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428 The Story of Parliament


Working as one to


meet the challenge Putting the needs of its residents first, Wiltshire Council has been busy cutting its costs, not its services


F


or Wiltshire Council Leader Jane Scott, people are paramount. “Communities are at the heart


of everything we do,” she says. “Getting local people involved in our work and hearing what they have to say are priorities for us.” It’s this ethos that underpins the council’s ability to find innovative answers to the everyday challenges it faces, from financial constraints to the increasing demands of an ageing population. “With increasing pressure on budgets, we’ve had


to find new ways to continue to deliver vital services,” says Scott. “We are on target to reduce from 95 office buildings to three main hub offices. Tis saves on running costs but also gives us the opportunity to work differently and much more efficiently.” Instead of a soulless office block, the council’s


thriving headquarters at County Hall in Trowbridge hosts public facilities including a library, restaurant, café, adult day centre and an events venue. Te concept of the one-stop shop isn’t new, but what is innovative is that the council’s approach is not just about co-locating services, but pursuing integrated working. As well as creating a more economical use of resources, the hub benefits local people. In Chippenham and Salisbury, Wiltshire Police have relocated into the council’s hub, and it is likely they will be co-located in Trowbridge.


Care and support Te council has a proven track record in being responsive to the particular needs of Wiltshire. For example, aware of the fact that the county has 15 per cent more elderly people than the national average, it instigated the Help to Live at Home programme in 2010. Now nationally recognised, this programme, along with the Better Care Plan (which sees the council and health partners working as one), enables elderly residents to live independently in their homes for as long as possible, and to have the relevant care and support to leave hospital and recuperate at home. In addition to supporting residents, the council provides opportunities to place them at the centre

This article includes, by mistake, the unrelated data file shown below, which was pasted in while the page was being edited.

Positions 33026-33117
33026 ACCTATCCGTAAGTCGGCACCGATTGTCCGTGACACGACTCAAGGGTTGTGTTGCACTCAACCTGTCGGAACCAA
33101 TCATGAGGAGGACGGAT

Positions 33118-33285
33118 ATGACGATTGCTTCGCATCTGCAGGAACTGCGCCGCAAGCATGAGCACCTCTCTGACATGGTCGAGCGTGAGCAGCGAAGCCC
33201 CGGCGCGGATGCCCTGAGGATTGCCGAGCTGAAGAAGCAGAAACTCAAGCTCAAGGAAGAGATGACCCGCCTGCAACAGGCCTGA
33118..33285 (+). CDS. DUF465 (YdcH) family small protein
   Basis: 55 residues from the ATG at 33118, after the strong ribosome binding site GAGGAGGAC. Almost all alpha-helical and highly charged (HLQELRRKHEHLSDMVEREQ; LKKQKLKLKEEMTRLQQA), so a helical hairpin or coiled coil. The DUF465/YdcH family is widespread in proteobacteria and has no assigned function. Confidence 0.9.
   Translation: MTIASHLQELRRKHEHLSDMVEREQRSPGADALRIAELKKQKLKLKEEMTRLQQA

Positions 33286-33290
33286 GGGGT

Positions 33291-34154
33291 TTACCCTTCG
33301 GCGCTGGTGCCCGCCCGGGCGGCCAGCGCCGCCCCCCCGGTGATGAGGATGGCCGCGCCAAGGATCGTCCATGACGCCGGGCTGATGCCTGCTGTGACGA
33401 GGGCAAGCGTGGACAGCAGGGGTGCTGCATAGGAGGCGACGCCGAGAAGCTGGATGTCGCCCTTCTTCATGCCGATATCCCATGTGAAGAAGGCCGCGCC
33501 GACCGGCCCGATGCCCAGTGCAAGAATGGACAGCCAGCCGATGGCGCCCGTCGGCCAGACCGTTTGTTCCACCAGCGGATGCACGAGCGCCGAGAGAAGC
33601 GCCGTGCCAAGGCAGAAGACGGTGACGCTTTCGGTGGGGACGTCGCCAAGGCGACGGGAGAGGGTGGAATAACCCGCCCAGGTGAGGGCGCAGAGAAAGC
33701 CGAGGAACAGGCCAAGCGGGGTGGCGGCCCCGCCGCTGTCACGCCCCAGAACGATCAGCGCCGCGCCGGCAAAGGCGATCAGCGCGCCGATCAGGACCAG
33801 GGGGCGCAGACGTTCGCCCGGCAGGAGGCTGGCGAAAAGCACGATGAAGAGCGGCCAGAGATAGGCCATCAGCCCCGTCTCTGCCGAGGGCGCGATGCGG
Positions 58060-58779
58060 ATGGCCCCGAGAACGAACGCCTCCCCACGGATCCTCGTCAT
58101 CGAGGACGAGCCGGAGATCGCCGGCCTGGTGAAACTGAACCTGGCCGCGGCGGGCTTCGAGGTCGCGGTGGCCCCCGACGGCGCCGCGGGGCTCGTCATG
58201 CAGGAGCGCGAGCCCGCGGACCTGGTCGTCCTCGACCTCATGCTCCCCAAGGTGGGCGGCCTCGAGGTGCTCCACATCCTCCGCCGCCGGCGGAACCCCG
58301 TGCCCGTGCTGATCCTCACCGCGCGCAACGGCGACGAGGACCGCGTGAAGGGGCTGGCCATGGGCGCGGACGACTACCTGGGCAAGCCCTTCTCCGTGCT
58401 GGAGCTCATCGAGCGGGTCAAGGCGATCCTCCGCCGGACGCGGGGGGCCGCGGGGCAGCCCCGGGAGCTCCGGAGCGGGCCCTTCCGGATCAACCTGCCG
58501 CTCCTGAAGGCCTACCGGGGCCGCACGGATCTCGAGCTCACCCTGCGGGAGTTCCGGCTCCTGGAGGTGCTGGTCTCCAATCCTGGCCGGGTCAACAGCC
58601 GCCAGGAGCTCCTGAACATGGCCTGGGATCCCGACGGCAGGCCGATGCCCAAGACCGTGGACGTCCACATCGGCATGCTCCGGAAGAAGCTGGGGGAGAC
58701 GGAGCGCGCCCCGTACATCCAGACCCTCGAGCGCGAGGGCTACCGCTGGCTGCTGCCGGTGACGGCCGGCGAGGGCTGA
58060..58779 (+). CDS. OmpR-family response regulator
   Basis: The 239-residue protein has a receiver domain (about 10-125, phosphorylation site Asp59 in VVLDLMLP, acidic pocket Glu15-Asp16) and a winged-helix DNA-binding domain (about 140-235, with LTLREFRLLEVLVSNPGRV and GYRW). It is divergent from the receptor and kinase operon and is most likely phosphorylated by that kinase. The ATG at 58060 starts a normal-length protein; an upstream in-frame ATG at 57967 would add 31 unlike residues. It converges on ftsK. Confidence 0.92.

“Getting communities involved takes time, encouragement and support”


of its decision-making, as its innovative campus programme illustrates. Plans are in place to deliver seven campuses across the county, with different facilities and services available in each one, which will be shaped by local people. “Our campus programme has given us the opportunity to work closely with residents to deliver what they want and in a convenient location for them,” says Scott. “We are doings things ‘with’ communities rather than ‘to’ them and the result is that our communities are getting stronger and more able to cope with local issues—and, consequently, are becoming less reliant on public services.”


Community projects Te council’s community area board meetings and events further encourage local engagement and local decision-making, providing a forum for people to have their say. To date, solutions to local issues such as littering, road maintenance and creating affordable housing have been found. More than 40,000 people have attended area boards, and in the last two years more than 750 grants were approved totalling around £1.5 million. Every pound awarded has attracted on average £4.50 of external investment into local projects. Despite a need for cost-cutting, the council’s


innovative, efficient methods have meant that very few frontline services have been affected. Instead staff numbers have decreased, office space has been reduced due to flexible working and hot-desking, and the hubs and campus café areas are also used for meetings—all of which have helped to save £125million in five years. And this is just the start. “Getting communities


involved takes time, encouragement and support,” says Scott. “We’ve got more work to do—but it is so worth it if it means that residents are at the heart of changes that affect them and can become more self-sufficient.” — www.wiltshire.gov.uk


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